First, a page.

Alain Vigneault is passionate about coaching hockey.
In his 17th year as an NHL head coach, he's as passionate as ever about winning a Stanley Cup.
And in the first year of this new endeavor, in a market that shares his passion for championships, Vigneault has the Flyers on track.
But they're at a stop and Vigneault is OK with it.
With the suspension of the 2019-20 NHL season because of the coronavirus outbreak, there is no peevish feeling for the coach who turns 59 years old in May, not when he has daily perspective from his loved ones.
If any frustration or impatience does seep in, he can think of people like his girlfriend Monica Cotton and his sister Nicole Vigneault, as well as his parents who are self-isolated in their mid-80s. Vigneault's girlfriend is an emergency nurse, his sister works in health care and his parents are in senior living.
Back home in Gatineau, Quebec, Vigneault is just playing his part.
My girlfriend here in Gatineau is an emergency nurse at Ottawa Hospital, so she’s been on the forefront," he said Wednesday on a conference call. "She’s very impressed with how her bosses have really handled this, she feels very secure when the ambulances and when people come in. They’ve set up a real good way of doing things where she can do her job, feel safe and help the public.
My sister works for Quebec Health and she’s been on forefront of this. Between discussions with them, making sure parents are all right, daughters are all right and friends, you keep yourself busy, you talk to people.
If you can help, you help in any way or shape possible. We’re all staying at home and trying to do the right things not to spread the virus. If we can help in any other way, that’s what I’ve been trying to do. I’m sure that’s what everyone’s trying to do.
The Flyers have gone 50 days and counting without playing a game. Prior to the hiatus, they had won nine of their last 10 games and were 19-6-1 since Jan. 8, a stretch in which they were tied with the Bruins for the NHL's most points at 39. They have 13 games left on their regular-season schedule, are a top-six team in the league and one point behind the Metropolitan Division-leading Capitals.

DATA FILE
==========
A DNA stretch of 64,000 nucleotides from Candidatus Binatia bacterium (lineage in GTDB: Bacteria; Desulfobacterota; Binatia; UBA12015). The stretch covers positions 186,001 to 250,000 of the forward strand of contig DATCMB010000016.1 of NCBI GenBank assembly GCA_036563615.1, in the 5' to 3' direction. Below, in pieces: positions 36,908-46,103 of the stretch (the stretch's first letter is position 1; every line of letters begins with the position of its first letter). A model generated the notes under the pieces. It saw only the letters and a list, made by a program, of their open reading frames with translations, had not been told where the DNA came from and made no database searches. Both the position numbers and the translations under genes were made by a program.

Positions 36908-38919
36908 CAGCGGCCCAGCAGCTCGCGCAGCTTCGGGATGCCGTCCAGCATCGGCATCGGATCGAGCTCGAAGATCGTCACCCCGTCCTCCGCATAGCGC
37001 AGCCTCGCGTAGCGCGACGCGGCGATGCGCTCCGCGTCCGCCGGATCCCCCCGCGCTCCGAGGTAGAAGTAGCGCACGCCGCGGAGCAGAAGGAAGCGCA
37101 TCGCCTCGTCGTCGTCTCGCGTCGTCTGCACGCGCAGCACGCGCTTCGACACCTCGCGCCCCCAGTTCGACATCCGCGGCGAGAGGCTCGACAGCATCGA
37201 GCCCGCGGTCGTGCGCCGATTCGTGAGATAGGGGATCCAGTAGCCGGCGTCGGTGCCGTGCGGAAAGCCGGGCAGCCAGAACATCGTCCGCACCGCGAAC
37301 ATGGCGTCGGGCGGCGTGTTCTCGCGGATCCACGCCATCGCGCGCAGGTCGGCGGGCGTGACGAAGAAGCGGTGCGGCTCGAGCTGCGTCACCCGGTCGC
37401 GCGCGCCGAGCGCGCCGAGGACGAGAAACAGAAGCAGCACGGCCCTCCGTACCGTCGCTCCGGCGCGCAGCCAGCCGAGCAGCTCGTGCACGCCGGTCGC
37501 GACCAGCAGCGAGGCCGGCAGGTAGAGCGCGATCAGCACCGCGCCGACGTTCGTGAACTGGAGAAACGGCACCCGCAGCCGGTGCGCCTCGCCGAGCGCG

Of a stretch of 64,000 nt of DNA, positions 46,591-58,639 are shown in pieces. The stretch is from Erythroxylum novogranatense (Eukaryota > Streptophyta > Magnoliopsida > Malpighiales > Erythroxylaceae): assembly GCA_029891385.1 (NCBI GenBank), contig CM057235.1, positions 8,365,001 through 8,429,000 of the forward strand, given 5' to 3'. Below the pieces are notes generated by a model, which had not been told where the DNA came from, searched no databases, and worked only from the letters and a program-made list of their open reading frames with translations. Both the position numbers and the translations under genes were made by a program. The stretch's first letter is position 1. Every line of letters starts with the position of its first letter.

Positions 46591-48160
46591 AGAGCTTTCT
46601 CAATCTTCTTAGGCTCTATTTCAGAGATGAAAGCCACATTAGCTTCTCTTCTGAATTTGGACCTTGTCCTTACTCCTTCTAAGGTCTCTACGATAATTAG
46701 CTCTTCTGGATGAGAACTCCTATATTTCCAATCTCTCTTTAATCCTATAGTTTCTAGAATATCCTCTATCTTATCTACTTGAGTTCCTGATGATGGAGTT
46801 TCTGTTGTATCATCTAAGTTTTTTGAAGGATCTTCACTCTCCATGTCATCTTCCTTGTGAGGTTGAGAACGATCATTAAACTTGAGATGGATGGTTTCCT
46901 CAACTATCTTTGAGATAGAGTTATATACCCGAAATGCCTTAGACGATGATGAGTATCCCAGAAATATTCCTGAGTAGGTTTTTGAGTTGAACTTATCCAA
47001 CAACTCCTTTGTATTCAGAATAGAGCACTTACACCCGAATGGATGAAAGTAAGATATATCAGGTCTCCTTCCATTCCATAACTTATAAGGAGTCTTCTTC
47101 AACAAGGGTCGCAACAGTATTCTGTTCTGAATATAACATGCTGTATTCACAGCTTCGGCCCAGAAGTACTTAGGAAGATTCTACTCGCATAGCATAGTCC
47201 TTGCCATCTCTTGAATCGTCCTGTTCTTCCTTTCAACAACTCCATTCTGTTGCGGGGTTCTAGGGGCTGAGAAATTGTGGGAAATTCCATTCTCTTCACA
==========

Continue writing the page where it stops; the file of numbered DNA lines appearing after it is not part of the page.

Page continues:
However, for Vigneault, wins and losses pale in comparison to the pandemic.
"As far as feeling any sense of frustration because the season has been suspended and our climb to the top has been put on hold, I do not feel any frustration and I don't think I should or any of our players should," Vigneault said Wednesday in an interview with NBC Sports Philadelphia's Taryn Hatcher. "With what the world is going through, with what people are going through at this time, the challenges that are out there for society and individually for some businesses and people, there are a lot bigger things than hockey right now. Smart people and science are trying to find solutions to the problem that we have. Let's let those smart people find those solutions and then we'll be able to get back and do our part for society."
Vigneault is remaining optimistic about sports eventually resuming. He believes they'll eventually help society return to some type of normalcy.
As for the Flyers, he's determined to have them ready to roll again — for everyone.
“That’s going to be our challenge," Vigneault said. "There’s no doubt that we were playing our best hockey of the season at that time, but I don’t think we can go into this showing any signs of emotional frustration. With how the world has been put on pause and what people are going through right now, when we come back, we can help them by doing the best job that we can as far as playing on the ice.
"We’ll be exactly like everybody else [in the league], we’ll have the exact same amount of time, our team was in a good place. It’s going to be all of our jobs — from coaches to management to players — to get back to that spot that we were in.”
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